Mapping deer habitat suitability using remote sensing and geographic information systems
This paper describes an effort to map the habitat for the Eastern Tehama Deer Herd located in Northern California. The range of this herd encompasses almost 600,000 hectares (1.5 million acres). Knowledge of the spatial distribution of suitable habitat is prerequisite to managing the deer herd. Remote sensing and GIS are appropriate tools for such an assessment. Remotely sensed data were used to map vegetation/land cover. These data along with elevation, aspect, slope, juxtaposition, and various buffer zones were input into a GIS and a model was used to produce a map of habitat suitability. The accuracy of the vegetation/land cover map was assessed and methods for validating the habitat suitability map are presented.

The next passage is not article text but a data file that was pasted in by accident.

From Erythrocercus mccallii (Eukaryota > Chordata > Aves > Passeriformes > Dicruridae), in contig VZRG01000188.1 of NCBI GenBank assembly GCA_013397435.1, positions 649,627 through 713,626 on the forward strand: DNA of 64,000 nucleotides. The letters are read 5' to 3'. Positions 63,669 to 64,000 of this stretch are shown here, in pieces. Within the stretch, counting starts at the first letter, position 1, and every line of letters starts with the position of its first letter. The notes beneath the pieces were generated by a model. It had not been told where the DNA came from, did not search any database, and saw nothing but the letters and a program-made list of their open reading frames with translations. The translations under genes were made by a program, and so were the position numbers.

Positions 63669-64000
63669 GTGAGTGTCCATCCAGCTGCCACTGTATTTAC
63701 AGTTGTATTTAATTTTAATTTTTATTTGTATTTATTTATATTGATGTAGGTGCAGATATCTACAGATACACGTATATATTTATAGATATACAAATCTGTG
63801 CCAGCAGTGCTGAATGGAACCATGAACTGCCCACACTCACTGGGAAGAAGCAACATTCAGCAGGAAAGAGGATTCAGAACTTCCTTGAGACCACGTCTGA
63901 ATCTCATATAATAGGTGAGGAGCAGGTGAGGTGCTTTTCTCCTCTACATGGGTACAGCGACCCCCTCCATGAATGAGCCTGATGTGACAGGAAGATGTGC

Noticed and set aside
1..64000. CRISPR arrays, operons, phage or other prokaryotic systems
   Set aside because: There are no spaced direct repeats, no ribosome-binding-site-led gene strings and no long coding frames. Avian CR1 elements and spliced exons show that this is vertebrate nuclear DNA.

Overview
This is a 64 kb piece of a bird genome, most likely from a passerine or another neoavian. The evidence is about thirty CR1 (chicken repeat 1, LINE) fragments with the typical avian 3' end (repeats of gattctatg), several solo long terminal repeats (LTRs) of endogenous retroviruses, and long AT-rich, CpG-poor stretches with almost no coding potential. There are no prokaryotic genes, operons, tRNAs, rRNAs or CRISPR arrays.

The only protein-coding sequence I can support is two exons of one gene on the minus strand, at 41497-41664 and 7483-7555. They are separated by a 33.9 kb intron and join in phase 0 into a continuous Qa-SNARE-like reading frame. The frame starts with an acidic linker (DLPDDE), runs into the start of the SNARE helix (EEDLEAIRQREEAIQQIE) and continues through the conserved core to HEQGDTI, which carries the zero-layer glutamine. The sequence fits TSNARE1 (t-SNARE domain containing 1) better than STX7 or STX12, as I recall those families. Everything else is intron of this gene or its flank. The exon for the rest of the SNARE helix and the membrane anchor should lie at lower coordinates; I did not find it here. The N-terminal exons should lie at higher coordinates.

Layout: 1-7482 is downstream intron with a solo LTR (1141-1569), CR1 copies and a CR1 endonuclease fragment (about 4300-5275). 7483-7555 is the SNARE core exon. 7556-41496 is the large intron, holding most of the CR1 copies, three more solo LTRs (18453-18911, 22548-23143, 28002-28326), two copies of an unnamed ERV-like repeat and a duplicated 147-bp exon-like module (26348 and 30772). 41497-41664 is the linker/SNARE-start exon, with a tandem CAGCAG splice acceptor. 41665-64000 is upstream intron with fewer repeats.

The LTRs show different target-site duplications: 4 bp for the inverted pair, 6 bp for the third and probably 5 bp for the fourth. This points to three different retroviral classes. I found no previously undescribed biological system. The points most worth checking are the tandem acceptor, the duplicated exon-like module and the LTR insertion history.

Natural Resources and the Environment
Taylor & Francis
Digital Object Identifier (DOI)
Congalton, R., J. Stenback, and R. Barrett. 1993. Mapping deer habitat suitability using remote sensing and GIS. Geocarto International. Vol. 8. No. 3. pp. 23-33.